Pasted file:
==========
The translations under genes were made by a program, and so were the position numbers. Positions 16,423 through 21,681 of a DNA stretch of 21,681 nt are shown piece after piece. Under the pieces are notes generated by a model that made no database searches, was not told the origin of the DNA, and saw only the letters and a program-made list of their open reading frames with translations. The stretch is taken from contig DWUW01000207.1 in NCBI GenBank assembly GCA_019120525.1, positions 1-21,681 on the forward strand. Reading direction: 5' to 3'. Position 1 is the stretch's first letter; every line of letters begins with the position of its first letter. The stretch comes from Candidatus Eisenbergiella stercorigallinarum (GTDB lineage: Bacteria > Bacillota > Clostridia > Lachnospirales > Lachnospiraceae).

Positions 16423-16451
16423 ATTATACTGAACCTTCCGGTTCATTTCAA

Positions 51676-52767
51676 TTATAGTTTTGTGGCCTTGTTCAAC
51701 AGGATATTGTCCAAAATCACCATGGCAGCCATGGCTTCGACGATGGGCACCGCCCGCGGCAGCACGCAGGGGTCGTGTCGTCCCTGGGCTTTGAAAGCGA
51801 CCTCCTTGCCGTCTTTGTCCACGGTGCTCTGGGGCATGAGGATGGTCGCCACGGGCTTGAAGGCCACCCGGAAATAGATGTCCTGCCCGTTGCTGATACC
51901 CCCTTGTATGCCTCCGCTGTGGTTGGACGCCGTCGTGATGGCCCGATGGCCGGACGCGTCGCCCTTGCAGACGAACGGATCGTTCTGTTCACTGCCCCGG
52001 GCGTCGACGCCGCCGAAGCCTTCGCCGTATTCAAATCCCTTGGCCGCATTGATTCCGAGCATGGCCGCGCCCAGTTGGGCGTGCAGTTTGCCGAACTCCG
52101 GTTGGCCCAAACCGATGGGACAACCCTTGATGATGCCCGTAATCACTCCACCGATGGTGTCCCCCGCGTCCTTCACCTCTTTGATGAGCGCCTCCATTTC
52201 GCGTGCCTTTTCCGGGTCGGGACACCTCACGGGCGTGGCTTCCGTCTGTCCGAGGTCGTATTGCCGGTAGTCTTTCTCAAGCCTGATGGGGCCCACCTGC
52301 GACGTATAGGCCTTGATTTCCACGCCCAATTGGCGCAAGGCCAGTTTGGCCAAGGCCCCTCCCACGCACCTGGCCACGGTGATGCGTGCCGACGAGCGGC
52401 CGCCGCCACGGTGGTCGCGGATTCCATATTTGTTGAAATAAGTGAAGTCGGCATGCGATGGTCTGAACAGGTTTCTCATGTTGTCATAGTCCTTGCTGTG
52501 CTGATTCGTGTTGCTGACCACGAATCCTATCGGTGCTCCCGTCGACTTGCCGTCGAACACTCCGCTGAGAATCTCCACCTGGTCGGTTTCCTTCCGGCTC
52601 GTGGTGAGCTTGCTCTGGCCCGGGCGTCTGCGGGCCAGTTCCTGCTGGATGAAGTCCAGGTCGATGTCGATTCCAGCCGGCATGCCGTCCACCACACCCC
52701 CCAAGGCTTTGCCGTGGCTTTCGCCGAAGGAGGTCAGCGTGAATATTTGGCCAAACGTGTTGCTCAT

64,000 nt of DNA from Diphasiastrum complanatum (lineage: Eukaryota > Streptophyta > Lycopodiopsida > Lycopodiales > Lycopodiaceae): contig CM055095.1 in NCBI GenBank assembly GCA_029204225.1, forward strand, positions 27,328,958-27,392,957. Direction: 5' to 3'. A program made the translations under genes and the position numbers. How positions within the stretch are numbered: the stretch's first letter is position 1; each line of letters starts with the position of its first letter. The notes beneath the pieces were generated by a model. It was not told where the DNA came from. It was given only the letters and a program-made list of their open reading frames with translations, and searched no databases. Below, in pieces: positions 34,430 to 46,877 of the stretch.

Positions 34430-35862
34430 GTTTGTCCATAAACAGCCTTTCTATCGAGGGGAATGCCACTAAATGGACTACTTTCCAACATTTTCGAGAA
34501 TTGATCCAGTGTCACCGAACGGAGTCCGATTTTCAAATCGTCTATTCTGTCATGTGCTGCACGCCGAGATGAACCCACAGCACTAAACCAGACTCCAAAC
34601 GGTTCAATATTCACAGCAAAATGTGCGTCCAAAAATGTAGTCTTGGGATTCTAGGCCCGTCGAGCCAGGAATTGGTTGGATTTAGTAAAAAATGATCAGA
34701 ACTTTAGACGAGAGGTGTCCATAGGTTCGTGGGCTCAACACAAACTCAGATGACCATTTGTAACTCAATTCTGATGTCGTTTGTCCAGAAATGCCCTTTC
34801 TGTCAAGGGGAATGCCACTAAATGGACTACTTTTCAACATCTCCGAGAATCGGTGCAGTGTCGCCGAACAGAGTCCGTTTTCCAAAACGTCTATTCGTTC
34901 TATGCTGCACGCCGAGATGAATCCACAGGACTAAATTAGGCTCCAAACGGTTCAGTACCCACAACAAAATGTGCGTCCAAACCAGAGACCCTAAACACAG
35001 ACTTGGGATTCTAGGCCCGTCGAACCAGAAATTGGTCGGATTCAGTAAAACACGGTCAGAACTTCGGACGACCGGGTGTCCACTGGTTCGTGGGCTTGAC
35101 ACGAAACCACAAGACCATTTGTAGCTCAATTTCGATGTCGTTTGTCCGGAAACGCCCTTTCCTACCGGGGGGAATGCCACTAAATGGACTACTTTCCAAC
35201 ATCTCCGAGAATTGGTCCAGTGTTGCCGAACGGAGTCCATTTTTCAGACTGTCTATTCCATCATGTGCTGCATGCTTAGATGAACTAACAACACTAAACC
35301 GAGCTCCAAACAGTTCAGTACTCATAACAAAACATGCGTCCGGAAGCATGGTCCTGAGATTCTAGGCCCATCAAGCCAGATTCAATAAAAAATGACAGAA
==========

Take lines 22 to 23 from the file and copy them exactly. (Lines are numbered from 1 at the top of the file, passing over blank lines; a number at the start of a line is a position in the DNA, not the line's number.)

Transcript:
34701 ACTTTAGACGAGAGGTGTCCATAGGTTCGTGGGCTCAACACAAACTCAGATGACCATTTGTAACTCAATTCTGATGTCGTTTGTCCAGAAATGCCCTTTC
34801 TGTCAAGGGGAATGCCACTAAATGGACTACTTTTCAACATCTCCGAGAATCGGTGCAGTGTCGCCGAACAGAGTCCGTTTTCCAAAACGTCTATTCGTTC